Same-Sex Adoption vs. The State

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This was my second paper for my US Government class. I got an A.

Adoptions by Gay Couples Rise, Despite Barriers

Author: Kara M. Adamo.

In an effort to dissuade the United States from slipping into a totalitarian, fully-federal rule that might undermine the confederates of the time, specific duties and jurisdictions were given to the state and federal governments. The concept worked, for the most part, and up until the 1930s, our government maintained a mainly state-run system. The federal government stepped in during moments of crisis and when it came to general order. There was an infrastructure…a framework within which each state would work and create its own policies. It was a union of states…and given the smaller population of that union and isolated nature of the country at the time, the model worked.

So then you can fast-track into the fall of the economy in the 30s and the subsequent war that followed. It was than that unions developed, well, within the union. The framework tightened and companies that took advantage of so many people in the form of basic sweat shops were held accountable.

Women began working and learning trades in the absence of men who were fighting overseas. So, as a result, when the men returned to a world only resembling the one they remembered, the influx of conflicting states of mind rocked the original foundations from which our country based its society.

Since then, there have been social changes that rock the doctrines many older generations appreciated. We have the civil rights movement, epidemics, numerous wars in which we either won or backed out of, and a number of international policies and relations that have switched, shifted and threatened our nation as a whole. And we have done the same.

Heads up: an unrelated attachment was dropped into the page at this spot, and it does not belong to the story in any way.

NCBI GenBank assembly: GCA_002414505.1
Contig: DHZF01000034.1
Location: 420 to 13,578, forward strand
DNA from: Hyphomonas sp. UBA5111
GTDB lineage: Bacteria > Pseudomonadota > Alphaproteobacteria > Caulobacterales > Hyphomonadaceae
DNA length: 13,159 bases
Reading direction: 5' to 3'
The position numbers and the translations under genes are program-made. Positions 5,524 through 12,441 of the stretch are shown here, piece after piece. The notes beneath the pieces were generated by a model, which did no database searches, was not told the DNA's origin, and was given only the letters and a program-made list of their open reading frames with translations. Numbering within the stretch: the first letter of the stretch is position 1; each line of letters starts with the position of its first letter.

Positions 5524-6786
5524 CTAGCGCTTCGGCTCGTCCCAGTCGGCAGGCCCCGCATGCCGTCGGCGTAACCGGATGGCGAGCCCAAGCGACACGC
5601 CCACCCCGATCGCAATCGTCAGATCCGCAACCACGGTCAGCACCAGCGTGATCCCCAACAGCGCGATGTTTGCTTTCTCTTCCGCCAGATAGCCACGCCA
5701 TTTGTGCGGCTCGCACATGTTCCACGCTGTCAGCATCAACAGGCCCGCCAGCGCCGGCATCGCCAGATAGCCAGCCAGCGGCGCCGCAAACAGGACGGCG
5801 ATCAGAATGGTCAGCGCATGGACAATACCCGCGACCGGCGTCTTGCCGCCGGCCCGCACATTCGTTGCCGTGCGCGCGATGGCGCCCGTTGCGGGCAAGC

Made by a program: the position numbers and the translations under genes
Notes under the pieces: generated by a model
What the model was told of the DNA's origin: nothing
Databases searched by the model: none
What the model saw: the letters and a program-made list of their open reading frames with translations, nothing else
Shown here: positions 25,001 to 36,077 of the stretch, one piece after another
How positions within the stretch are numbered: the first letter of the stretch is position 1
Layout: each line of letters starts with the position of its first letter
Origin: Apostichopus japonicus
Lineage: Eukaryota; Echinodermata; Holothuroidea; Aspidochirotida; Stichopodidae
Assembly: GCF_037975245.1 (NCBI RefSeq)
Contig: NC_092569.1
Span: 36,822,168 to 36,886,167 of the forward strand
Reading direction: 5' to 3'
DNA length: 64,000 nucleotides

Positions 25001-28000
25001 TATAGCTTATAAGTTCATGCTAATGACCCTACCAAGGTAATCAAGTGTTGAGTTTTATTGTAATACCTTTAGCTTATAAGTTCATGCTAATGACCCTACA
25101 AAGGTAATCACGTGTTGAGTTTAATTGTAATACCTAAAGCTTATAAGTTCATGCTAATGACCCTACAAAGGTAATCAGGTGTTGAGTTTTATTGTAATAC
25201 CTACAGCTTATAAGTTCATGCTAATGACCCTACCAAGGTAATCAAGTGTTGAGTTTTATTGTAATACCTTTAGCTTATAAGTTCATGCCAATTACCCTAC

In the last twenty years, one of the many things that have managed to rock the boat is the question over gay rights. You have religious people morally conflicted over other people merely wishing to exercise basic human rights, and at the state level, different social groups maintain control over the government.

But when it comes to this particular issue, when you are dealing with not only the legitimacy over a marriage, but the adoption of a child, things get a little messy. It is not just about state acknowledgement and being able to work anywhere you want—it is about whether, across state lines, you are still a family.

The question, then, becomes whether or not the state vs. federal module is still a pragmatic one.

The article retrieved for this paper came from The New York Times. It was published on June 13th, 2011 and was written by Sabrina Tavernise. I chose a previous article for a number of reasons. Namely, and admittedly, it is because the title caught my eye faster than any of the other articles I reviewed from across the nation, including The Washington Post, The Orlando Sentinel, and more recent articles in The Times itself.

The second reason, the one that honestly sold me on it, was that it was published in the past, although the issue itself is still a current one. This was post-proposition 8, and yet I can analyze it with a 2013 point of view…when some policies have changed a bit and at a time when states are exercising the very rights addressed previously. Slowly, gay marriage is becoming a very real, widely acknowledged thing and yet the adoptions addressed in this article are still questioned…still used as arguments against an inevitable change that grants people basic rights.